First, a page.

QLD Electrical Safety Regulation Review 2013 STATUS - Complete


In March 2013 the Department of Justice and Attorney-General – Queensland commenced a review of the QLD Electrical Safety Regulation and issued a Regulatory Impact Statement.   The aim of this review was to reduce regulatory red-tape through the proposed removal of the requirement to test and inspect appliances from Queensland Regulations.

NESTA (and prior to the formation of NESTA – key members of the industry) formed a working group to oppose these changes.  Following months of negotiation, fund-raising, and professional lobbying, in late 2014 the Qld Department of Justice and Attorney General confirmed that no changes would be made to the requirements to periodically test and inspect appliances under the QLD Electrical Regulations.

On 1st January 2014, the newly published Queensland Electrical Regulation 2013 came into force with the periodic test and inspection of appliances remaining as a key component of the regulation.



COAG Review 2014 - 2015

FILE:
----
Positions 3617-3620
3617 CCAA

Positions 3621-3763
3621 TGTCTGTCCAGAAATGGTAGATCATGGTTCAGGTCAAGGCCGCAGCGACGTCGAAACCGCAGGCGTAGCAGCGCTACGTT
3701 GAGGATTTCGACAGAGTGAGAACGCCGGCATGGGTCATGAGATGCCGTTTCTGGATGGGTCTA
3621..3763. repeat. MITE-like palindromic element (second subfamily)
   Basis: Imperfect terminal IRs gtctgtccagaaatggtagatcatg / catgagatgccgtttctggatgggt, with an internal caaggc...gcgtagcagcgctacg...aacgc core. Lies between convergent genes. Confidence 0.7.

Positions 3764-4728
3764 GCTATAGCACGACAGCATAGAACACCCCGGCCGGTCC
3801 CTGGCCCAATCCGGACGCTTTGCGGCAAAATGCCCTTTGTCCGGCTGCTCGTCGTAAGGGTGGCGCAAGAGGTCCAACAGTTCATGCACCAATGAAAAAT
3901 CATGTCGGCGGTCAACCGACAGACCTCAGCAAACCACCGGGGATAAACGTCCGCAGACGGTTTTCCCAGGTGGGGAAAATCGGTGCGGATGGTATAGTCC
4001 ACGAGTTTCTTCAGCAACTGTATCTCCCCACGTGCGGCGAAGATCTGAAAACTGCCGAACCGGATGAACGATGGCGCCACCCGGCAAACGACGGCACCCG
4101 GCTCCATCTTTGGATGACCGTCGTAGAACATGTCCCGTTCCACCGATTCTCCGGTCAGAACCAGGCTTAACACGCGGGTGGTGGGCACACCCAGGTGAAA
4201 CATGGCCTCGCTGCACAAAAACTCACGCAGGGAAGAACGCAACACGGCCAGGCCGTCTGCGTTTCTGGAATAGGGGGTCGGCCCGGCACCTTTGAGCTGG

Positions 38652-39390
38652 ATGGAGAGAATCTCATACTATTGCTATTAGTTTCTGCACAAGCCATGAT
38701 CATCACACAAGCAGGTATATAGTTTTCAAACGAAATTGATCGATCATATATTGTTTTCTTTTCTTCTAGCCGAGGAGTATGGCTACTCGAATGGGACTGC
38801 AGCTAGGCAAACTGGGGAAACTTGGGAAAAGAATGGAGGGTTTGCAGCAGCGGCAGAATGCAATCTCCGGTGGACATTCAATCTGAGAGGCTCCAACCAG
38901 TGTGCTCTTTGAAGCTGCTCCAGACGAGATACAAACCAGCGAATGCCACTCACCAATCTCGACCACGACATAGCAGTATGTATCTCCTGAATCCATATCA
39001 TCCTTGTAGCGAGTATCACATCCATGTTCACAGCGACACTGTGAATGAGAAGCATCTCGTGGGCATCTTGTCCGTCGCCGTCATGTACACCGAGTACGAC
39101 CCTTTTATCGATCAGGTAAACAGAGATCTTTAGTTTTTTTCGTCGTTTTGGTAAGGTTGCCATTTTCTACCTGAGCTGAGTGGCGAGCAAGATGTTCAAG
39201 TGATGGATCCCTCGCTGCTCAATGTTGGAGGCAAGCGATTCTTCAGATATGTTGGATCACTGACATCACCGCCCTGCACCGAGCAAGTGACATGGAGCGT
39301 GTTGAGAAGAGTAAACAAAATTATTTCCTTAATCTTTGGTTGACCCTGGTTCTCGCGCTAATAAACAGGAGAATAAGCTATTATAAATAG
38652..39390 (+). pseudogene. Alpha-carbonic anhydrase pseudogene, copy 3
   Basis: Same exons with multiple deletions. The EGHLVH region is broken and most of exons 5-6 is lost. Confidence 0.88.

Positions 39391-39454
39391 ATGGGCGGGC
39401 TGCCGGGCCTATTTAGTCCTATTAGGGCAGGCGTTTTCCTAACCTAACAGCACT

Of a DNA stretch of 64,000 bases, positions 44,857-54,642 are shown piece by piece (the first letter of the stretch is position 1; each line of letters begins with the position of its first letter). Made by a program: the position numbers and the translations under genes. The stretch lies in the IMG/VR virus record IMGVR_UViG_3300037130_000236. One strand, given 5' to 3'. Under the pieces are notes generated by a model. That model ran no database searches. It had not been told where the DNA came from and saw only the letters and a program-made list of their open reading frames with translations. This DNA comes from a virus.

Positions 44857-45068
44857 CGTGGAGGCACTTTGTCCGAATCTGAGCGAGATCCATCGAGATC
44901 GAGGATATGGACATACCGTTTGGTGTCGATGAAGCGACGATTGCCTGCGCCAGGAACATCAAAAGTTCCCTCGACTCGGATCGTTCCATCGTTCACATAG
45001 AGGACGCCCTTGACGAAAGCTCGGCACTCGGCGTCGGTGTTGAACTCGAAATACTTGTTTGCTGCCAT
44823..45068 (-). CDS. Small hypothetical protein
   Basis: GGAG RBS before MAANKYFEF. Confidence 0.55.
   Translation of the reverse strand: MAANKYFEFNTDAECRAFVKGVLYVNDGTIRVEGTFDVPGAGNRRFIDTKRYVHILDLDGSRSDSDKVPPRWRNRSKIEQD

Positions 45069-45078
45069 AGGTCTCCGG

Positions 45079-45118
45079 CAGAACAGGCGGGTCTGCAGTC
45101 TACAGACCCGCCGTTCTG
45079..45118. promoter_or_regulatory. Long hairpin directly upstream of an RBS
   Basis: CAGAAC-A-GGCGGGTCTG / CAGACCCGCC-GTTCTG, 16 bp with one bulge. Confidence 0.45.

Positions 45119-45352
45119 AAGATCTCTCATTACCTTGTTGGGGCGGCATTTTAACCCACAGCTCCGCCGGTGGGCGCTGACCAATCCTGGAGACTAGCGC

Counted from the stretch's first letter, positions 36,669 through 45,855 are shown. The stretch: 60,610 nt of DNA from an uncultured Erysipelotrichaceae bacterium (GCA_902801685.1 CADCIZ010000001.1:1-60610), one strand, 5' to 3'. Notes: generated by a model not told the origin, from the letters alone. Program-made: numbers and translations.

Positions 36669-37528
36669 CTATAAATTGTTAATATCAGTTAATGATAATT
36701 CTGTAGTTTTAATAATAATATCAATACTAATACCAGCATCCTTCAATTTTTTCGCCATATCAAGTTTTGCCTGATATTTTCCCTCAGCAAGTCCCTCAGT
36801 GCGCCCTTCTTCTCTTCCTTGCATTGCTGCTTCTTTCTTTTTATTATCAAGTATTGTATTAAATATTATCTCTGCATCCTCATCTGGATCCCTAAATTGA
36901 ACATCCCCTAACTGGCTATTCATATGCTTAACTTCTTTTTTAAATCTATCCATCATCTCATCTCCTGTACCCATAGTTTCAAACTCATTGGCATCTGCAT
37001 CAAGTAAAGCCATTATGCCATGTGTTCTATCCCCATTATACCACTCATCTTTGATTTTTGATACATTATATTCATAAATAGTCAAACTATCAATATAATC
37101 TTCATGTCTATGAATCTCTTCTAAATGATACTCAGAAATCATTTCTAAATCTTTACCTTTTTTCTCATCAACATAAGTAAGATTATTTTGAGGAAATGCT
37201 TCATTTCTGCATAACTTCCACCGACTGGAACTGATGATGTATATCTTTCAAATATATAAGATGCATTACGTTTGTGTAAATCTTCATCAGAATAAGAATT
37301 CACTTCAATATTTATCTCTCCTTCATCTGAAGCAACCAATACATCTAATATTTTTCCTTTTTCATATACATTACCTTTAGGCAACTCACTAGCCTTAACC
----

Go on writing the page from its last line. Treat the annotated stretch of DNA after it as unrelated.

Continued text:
STATUS - Complete

In May 2014 at its 37th meeting  the Council of Australian Governments (COAG) asked jurisdictions to investigate ways in which the model work health and safety (WHS) laws could be improved with a particular focus on reducing red tape.  A full review of the laws is currently scheduled for 2016.

As part of this review, Safe Work Australia released an Issues Paper and Consultation Regulation Impact Statement (RIS) to consult with the community on improving the model WHS laws.

State jurisdictions were asked to seek public feedback with a closing date for submission of 31st July 2014.

NESTA was informed of the Consultation and Regulatory Impact and worked to form a common submission and provide industry communications.

Committee members and state co-ordinators met with key industry stakeholders and a political communications consultant. NESTA completed submissions and co-ordinated an industry wide response from individual service providers to local state legislators.

With the help of advocate associations such as NECA, feedback suggests a positive outcome following the review and no known changes expected to the Safe Work Australia Model Rules or codes of practice relating to Testing and Tagging.



To deliver a central point of communication for the industry



Provide a ‘peak body’ to represent our interests


To provide communication channels with regulators and other industry associations



Raise the standard of technical expertise within the industry



Provide a central point for coordinating efforts and communication during reviews of WHS regulation



To deliver a strategy to enabling self-regulation of the industry



Improve the public’s perceived trust and value of the industry